ASIC report: Fees for no service

ASIC has released its report on the charging of advice fees without providing advice by major financial institutions.

Financial service providers have been undergoing a number of areas of scrutiny in recent times, and ASIC has released its anticipated report on the charging of advice fees without providing advice by major financial institutions (Report 499 Financial advice: Fees for no service).

The report is part of ASIC’s Wealth Management Project which is focusing on the conduct of the largest financial advice firms, including the advice arms of AMP, ANZ, CBA, NAB and Westpac groups.

According to ASIC, the failures relate to instances where customers were charged a fee to receive an ongoing advice service, but had not been provided with this service because:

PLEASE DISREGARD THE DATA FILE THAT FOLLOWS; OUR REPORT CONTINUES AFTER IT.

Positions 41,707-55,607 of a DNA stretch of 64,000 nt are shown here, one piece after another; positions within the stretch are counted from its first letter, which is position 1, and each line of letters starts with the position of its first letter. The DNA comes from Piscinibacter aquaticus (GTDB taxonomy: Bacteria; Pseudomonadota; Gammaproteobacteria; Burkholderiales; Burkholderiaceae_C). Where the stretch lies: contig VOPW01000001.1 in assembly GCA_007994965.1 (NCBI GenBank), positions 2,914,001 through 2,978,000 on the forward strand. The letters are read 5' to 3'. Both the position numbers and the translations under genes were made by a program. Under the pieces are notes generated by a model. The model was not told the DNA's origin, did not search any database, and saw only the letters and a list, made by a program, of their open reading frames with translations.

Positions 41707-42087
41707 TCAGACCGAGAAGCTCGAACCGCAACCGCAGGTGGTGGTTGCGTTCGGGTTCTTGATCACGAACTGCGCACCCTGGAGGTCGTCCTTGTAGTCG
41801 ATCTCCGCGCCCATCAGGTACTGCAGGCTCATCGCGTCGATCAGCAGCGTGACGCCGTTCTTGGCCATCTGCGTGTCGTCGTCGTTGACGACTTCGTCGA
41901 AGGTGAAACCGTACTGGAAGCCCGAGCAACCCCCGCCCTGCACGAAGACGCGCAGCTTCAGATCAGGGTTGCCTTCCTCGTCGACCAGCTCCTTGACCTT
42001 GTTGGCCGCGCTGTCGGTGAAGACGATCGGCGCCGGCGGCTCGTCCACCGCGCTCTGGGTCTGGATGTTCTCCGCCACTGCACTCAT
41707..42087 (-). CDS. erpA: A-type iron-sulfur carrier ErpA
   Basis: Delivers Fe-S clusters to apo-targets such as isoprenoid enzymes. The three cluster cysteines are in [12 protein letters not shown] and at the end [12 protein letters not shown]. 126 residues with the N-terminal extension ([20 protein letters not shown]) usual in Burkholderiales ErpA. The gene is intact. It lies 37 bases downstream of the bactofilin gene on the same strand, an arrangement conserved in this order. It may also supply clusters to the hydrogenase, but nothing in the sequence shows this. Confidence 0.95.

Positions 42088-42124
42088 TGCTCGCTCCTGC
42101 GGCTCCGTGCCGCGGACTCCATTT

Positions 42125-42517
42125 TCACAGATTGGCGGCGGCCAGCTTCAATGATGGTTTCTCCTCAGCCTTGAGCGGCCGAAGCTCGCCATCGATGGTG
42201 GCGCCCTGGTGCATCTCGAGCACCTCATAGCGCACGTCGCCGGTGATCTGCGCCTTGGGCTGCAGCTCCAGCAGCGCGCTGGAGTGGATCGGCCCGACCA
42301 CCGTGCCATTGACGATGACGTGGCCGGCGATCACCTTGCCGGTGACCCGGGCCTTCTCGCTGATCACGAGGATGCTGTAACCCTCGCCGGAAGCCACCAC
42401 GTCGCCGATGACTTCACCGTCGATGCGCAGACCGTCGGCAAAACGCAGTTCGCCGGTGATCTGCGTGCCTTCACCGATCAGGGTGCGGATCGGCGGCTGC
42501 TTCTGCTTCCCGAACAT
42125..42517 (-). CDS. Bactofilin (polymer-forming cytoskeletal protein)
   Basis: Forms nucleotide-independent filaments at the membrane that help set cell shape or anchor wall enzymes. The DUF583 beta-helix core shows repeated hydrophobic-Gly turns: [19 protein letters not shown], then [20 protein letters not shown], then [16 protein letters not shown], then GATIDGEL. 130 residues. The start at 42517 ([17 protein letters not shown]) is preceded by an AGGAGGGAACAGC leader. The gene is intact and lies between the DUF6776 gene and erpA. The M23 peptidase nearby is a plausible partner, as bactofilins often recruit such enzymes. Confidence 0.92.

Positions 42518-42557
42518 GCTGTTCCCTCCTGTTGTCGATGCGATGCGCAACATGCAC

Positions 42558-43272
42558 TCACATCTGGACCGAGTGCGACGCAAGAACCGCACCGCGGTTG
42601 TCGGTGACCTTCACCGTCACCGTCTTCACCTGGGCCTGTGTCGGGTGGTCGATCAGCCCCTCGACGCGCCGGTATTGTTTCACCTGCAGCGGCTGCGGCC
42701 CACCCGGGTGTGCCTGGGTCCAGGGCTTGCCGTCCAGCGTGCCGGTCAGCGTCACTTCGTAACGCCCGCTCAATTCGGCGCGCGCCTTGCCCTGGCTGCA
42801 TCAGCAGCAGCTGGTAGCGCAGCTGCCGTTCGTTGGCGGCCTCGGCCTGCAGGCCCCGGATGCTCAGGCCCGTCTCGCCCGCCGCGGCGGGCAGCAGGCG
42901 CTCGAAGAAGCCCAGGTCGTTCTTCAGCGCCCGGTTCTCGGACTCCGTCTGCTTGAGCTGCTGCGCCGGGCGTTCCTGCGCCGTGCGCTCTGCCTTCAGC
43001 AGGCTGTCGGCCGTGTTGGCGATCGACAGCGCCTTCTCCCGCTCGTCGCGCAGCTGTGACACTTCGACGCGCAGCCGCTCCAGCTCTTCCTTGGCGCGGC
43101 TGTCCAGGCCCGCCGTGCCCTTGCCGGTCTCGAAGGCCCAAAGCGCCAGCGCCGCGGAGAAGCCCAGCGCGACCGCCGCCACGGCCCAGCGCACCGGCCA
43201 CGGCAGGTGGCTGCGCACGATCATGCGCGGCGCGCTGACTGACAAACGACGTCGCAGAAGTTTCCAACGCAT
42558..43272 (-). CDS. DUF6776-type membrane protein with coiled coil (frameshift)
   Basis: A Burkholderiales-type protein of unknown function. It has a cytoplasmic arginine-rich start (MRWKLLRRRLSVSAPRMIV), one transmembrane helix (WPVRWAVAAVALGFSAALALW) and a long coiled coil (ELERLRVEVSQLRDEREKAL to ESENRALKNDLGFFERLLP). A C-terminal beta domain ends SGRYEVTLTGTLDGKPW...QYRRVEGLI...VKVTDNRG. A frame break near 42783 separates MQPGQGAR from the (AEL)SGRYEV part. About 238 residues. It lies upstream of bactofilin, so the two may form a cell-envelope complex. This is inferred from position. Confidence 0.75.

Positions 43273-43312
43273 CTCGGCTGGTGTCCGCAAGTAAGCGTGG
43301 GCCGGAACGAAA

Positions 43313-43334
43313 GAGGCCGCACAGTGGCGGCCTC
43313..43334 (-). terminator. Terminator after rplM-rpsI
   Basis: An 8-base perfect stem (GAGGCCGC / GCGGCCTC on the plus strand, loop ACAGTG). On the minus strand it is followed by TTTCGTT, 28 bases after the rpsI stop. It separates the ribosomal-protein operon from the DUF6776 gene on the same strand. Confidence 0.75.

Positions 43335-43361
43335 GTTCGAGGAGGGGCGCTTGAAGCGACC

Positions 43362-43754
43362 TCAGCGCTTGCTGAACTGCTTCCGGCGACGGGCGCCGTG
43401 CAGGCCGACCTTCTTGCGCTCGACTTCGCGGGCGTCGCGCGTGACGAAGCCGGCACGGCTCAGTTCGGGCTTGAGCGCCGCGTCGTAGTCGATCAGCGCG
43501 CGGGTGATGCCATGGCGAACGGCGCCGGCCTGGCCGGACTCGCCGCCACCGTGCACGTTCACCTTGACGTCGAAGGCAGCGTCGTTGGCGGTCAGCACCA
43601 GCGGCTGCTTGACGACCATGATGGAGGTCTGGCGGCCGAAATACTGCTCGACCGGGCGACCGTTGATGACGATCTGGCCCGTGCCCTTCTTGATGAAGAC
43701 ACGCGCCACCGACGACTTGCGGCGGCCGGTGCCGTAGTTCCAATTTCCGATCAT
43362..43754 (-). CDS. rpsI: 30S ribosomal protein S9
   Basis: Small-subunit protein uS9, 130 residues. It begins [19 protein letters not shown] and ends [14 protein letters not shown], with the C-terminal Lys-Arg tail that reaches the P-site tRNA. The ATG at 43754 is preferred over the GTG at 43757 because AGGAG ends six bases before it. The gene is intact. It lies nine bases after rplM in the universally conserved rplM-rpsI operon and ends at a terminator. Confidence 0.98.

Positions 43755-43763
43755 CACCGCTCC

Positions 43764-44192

• The customer did not have an adviser allocated to them, but was charged a fee for ongoing advice – usually by deduction from the customer’s investment products; or
  • The adviser allocated to the customer failed to deliver on their obligation to provide the ongoing advice service and the licensee failed to ensure that the service was provided.

It should be noted that most of the reported failures occurred before the commencement of the Future of Financial Advice (FOFA) reforms.

“Changes introduced through the FOFA reforms have shone a light on the advice fees that customers are paying and the services they should be receiving in return,” said ASIC Deputy Chair Peter Kell.

“Our report identifies the institutions’ systemic failures in this area, which we are putting right by ensuring that customers are fairly compensated.”

To date, approximately $24 million in compensation has been offered to customers of the financial advice providers being investigated, with ASIC estimating that this amount will increase over time by $154 million. Details of the institutions and compensation amounts are contained in ASIC’s report.

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